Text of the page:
Coaching Leadership Personal growth

Principles and values

Everyone’s got values. Even thieves, robbers, and murders! The key is to understand what shapes those values and how does one intend to apply it in their lives. For me, the answer have always been in the principles that I follow. But aren’t they the same? No, they aren’t!

Principles are self-evident and — as part of most traditions and philosophies over the ages — they’ve been woven into the fabric of societies throughout human history. They often concern human behavior and govern interactions between people. Principles represent an objective reality that transcends cultures and individuals.

Steven Covey

So, fairness, integrity, and honesty are principles just like the law of gravity. Natural laws. Every behavior or action has a consequence. If you drop something, it’ll fall. If I lie to you, you don’t trust me. That’s absolutely no other possibility. (Sure, you can fix things, but that’s a different matter altogether.)

Values on the other hand are your beliefs and opinion you have regarding specific issues, ideas, or life in general that motivate you to act one way or another. Think of them as a guide for human behavior. So, they’re highly subjective and are often altered based on one’s circumstances, demands, and needs. Just like our (personal or professional) goals.

Now, that you know the difference between principles and values, you should know that the timelessness and universality of principles can help you shape powerful values and goals for your life. Principles act as a compass where as values act like Google Maps — they change, often, and you don’t have clue why.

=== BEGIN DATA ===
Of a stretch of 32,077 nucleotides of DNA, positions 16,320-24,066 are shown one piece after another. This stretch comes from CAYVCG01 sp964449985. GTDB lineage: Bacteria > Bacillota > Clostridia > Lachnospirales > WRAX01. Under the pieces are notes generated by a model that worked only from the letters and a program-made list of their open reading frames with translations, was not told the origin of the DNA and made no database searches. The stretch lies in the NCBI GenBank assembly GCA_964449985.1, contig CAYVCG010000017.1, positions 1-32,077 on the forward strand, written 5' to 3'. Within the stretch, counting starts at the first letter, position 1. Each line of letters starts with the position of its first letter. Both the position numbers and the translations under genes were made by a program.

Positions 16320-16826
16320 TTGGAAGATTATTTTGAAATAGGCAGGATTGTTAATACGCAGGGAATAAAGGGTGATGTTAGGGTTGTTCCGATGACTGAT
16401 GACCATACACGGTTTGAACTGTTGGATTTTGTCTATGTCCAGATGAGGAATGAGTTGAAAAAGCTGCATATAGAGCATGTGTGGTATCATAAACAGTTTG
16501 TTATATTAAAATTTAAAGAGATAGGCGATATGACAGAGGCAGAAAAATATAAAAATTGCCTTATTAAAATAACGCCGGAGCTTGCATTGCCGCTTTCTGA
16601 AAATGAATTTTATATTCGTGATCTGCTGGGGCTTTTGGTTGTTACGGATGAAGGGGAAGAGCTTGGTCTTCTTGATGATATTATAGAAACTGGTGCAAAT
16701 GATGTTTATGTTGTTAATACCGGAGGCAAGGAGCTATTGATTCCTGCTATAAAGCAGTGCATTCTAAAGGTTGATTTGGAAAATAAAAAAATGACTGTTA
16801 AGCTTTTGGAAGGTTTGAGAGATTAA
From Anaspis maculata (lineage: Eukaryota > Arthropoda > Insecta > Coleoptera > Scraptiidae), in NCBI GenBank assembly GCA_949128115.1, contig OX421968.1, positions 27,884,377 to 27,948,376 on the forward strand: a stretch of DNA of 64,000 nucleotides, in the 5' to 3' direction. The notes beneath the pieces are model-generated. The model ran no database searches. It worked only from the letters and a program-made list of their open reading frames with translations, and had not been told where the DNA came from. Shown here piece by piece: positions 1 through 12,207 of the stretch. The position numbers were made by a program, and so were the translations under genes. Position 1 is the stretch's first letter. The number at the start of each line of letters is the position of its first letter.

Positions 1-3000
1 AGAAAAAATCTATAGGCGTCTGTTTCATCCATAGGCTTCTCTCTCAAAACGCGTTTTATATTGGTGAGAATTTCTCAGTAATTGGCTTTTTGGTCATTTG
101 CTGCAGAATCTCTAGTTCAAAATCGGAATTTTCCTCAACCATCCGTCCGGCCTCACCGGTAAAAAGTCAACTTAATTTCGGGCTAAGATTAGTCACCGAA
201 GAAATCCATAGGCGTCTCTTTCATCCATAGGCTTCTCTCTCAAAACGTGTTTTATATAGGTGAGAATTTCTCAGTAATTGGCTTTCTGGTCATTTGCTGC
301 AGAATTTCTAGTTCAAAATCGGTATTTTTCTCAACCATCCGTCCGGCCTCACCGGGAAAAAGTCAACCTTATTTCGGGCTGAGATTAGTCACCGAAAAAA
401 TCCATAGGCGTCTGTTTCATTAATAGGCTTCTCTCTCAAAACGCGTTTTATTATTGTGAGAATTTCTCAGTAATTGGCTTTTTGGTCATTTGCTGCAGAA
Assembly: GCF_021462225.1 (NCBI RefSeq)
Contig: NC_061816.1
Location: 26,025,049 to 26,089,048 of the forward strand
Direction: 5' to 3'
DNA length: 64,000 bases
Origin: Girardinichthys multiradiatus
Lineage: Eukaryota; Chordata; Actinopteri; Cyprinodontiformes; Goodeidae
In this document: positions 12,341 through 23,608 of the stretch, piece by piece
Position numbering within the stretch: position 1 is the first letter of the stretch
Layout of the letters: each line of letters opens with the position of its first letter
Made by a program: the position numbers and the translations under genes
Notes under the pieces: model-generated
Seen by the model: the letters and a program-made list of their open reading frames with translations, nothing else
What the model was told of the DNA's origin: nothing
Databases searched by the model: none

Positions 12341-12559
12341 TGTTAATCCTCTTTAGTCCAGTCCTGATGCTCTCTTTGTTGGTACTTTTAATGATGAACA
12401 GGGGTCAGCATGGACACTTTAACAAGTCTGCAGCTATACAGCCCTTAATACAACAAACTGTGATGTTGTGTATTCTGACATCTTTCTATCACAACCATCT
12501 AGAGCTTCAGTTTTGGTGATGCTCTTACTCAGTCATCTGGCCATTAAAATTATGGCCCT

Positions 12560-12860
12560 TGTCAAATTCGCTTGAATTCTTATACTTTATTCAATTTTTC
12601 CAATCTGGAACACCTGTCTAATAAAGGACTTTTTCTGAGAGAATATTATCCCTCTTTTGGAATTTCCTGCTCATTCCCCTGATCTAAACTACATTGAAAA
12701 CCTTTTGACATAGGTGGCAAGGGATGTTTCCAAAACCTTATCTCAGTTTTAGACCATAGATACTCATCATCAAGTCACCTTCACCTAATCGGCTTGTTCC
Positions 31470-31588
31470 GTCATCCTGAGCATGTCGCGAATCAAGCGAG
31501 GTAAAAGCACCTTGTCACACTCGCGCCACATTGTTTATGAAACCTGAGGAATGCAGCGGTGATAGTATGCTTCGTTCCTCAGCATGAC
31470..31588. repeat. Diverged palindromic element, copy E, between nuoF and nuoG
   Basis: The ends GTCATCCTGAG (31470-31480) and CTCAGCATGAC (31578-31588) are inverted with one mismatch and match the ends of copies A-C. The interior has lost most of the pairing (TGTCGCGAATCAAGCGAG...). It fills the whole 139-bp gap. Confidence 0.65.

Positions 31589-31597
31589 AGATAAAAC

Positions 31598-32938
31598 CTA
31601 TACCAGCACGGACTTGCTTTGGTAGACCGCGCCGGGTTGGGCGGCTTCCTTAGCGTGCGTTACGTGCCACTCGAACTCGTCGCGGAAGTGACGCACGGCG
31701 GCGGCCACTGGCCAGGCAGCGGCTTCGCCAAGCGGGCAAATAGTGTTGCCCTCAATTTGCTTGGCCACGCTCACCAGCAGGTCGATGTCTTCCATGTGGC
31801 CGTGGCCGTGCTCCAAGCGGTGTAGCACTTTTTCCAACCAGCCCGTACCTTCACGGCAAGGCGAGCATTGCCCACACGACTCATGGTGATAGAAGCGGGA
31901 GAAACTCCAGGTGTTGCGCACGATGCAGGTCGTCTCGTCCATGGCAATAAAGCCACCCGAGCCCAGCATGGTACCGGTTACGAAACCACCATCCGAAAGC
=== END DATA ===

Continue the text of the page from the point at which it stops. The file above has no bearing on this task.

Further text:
I’m not suggesting that living out your values is a bad thing. Not at all. I’m inviting you to consider establishing a set of principles that can guide your values. This switch will undoubtedly help you evaluate challenges/opportunities, take a stand when you’re in doubt, or find yourself searching for answers.

If you are like most people, I’m pretty sure you haven’t given principles a thought. That is okay. You can always start with listing down the values you believe in. If you don’t, start with this list of 50 core values and narrow down to the top 5 that resonate the most with you.

Once you have your list of core values, deliberate on these questions:

  1. What are the universal, unchanging principles that you can clearly identify?
  2. What are the values that you now hold?
  3. Do your current habits reflect those values and, ultimately, do your habits and values reflect the principles that transcend current circumstances and can provide a purpose and mission for your life?

(H/T: Keith Norris)

Don’t try to answer these in one sitting. Take your time. Preferably over the weekend or the workweek (depending on when you read this). There aren’t any right answers as of now as the questions often need to be mulled over a few times because you streamline it to principles that matter the most. And of course, like values, more isn’t merrier. If everything is a principle, nothing is.

Once you have identified your core principles, go back to your core values. Do they still resonate? If yes, great! If not, review these 50 core values and see if anything from that list aligns with your principles. If there’s something you would like to include to the values’ list, add it in.

Simple, but not easy. The next challenge for you will be to live out the principles and values you have identified. But that just might take you a lifetime to master. The key, as with all things I teach and share, is not to expect perfection but application. You have to let life teach you lessons.